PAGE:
The writing style is different to normal English writers. First written in Italian and published as Quel che affidiamo al vento, the English translation was done by Lucy Rand. Rand’s translation is fluent and seamless; she captures the lyricism and meditative quality of the writing with care. Longer chapters are punctuated by shorter ones, some written as lists (“Ten things plus one that Hana and Akiko loved doing together”), others as fragments, a single word, or an in-depth look and what had otherwise seemed like a secondary observation. These ultimately add to the experience: revealing a relationship through quieter moments, serving as a break in the tension or offering a different lens to reflect upon the previous chapter.

There is a stillness and quietness to the book that makes each movement all the more meaningful. The words carry a weight that makes each sentence feel intentional; there’s no fat to trim. Moving and heart-breaking, Yui’s story, and that of the Wind Phone, is equally uplifting and heart-warming.

What’s Sera Reading? The Hoarder

Seraphim with Tenbury Library’s copy of The Hoarder by Jess Kidd.

This is a very gifted writer at her best. Kidd takes on a roller-coaster of a mystery crossed with a ghost story, including clues to the disappearance of two women, and traps for the reader to fall into. The characters are very strong and original in this setting so, even though we are mostly set in the old house, there is so much to explore. The main charters are Maud Drennan an irreverent Irish care worker who has been assigned the unholy task of bringing order to the life of Cathal Flood, a cantankerous old man who lives with his cats in a decrepit house surrounded by piles of rubbish. I really enjoyed the charter of Mr. Flood the way he talks, the mysterious life he had lead, and plays tricks on Maud. he is a giant of a man and his character arc is also giant. A special mention has to go to Maud’s glorious cross- dressing, agoraphobic neighbor, Renata, who is a beloved element to Maud’s life and such a joy in the narrative. The house itself seems to have a character shown in the amazing imagery and description.

What’s Sera Reading? The Wind Singer

Sera with the Tenbury Library copy of The Wind Singer by William Nicholson

The first in a trilogy, The main character’s are twins Kestrel and Bowman Hath, who share a telepathic/empathic connection and include what seems a useless character Mumpo. The children are from a very controlled life and are suddenly chased into an epic, at times strange adventure.  On top of Bowman possessing empathic abilities, the group have to overcome completely different lands. In part, it is a children’s book about the horrors of standardized testing. In the city of Aramanth, the lives of its citizens are ruled by a colour-coded caste system of tests. How well one does on the yearly “High Examination” determines what you do for work, where you live, and even what colour clothing you wear. Yet there is more to the book, the complexity of friendship and challenging the thoughts of aggression as one only form of attack or defence. You are left with many questions about what will happen next (good job, it is a trilogy) and why the world is so different. So if you want an honestly mind-boggling adventure with loads of fun, here is a book for you.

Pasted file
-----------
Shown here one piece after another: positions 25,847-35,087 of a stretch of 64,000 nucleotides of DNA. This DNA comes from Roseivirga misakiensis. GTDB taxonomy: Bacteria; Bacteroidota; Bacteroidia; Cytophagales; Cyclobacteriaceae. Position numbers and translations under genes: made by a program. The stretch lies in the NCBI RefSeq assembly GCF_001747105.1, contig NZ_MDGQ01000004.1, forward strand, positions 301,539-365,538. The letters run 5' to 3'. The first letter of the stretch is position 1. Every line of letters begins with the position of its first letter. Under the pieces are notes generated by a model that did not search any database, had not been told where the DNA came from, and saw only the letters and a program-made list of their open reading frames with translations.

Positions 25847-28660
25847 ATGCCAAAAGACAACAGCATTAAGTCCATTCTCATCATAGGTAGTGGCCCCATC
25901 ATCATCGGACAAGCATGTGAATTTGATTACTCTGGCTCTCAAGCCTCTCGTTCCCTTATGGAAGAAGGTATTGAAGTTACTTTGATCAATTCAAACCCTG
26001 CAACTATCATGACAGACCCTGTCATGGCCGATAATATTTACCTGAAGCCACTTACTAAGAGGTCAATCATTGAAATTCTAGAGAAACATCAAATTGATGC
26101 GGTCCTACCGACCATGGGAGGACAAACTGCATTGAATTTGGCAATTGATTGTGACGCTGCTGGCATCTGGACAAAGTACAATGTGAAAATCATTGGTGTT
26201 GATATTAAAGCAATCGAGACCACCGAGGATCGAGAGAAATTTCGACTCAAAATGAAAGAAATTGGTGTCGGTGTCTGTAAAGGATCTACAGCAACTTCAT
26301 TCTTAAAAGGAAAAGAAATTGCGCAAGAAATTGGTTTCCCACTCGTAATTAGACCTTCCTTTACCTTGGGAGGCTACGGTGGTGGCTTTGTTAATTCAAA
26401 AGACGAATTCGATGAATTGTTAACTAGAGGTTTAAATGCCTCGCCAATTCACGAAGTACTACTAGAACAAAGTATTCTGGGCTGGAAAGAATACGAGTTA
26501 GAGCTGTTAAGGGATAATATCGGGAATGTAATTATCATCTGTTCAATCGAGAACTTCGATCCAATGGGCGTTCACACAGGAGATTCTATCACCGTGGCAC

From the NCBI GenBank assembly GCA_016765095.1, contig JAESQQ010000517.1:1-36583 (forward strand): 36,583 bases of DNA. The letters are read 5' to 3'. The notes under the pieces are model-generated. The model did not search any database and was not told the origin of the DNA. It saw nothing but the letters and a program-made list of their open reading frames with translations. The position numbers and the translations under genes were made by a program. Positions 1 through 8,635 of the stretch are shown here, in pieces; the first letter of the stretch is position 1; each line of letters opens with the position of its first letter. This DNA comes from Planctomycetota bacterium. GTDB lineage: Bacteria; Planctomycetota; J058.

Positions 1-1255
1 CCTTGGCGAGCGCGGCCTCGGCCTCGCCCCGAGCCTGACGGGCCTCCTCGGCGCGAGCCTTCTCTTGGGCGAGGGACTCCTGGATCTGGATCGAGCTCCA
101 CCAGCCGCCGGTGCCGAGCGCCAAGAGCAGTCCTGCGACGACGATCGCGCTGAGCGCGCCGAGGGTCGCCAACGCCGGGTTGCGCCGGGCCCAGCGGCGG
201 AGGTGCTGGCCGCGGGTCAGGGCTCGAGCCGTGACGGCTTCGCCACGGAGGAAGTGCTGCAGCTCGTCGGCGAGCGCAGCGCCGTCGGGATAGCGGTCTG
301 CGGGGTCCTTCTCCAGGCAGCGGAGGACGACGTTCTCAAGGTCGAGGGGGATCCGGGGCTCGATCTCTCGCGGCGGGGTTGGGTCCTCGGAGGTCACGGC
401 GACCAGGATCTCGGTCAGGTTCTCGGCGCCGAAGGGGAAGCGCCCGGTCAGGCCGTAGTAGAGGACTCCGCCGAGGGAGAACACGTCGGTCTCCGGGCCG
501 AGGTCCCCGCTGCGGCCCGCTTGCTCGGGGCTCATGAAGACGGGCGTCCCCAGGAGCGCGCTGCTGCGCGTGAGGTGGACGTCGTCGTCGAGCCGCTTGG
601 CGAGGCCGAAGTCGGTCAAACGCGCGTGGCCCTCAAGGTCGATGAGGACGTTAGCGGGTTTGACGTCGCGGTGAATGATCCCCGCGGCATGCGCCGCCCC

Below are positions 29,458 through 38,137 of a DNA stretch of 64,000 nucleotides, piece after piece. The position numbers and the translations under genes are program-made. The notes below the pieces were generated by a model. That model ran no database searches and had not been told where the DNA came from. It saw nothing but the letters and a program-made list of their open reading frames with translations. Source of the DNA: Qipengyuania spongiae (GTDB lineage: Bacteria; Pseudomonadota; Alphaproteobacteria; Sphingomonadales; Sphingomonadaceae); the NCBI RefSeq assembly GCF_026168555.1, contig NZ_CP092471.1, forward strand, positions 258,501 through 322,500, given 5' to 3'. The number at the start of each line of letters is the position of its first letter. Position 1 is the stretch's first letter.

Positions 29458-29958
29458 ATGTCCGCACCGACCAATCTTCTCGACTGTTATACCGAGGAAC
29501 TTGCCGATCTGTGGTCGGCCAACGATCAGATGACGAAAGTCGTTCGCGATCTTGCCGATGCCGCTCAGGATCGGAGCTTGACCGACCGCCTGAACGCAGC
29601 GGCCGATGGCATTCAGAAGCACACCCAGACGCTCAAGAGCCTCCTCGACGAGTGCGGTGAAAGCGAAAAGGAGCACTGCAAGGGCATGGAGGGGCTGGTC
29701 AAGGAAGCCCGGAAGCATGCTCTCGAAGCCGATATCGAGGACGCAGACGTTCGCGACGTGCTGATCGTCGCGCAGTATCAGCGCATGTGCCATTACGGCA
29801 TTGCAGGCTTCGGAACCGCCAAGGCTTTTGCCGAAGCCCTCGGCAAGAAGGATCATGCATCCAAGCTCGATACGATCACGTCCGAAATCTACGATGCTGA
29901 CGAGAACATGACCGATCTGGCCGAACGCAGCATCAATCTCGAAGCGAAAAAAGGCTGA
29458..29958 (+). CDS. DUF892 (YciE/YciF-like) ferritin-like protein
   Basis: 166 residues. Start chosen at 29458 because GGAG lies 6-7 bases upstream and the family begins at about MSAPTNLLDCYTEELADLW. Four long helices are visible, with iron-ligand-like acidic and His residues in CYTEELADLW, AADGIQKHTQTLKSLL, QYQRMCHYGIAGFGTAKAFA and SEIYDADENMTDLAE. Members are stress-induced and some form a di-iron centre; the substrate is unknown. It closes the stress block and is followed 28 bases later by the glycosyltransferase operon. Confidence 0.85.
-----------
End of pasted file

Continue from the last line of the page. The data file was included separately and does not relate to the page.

the updated covers for the 10th anniversary
the original book series Wind on Fire trilogy

What’s The Next Book Like?

Second book in the series – Slaves of the Mastery

picks up the story of twins Kestrel and Bowman five years on from the closing chapter of The Wind Singer. relseaed from the grip of the fearsome Morah the city is new and is therefore not ready to deal with an oncoming attack. This time it is the whole peoples that are taken from thier home and lead on a death march to a new land. with the exception of Kestrel Hath, the Manth people who servive are brought to the Mastery, a beautiful country built up entirely on slave labor. They are branded and given jobs. 

This is as dark as the first story but for me, much more clear about its enemy. Everyday the Manth people have to deal with life and death choices and Nicholson spares no mercy in how he delievers the teast of charaters. reading this book i’m reminded of how we have so many choices and how difficult it would be to try and give others hope in such a dark test of time/trust. the whimsy of the first book is gone and i like this telling of charaters and situations better. The narrative is cleavely written so young readers can manage the subject matter, evoking vivid imagery but never going so far as to make it too graphic. A much more cleaner and more mature narrative with lots of adventure and plenty of emotion put in every step.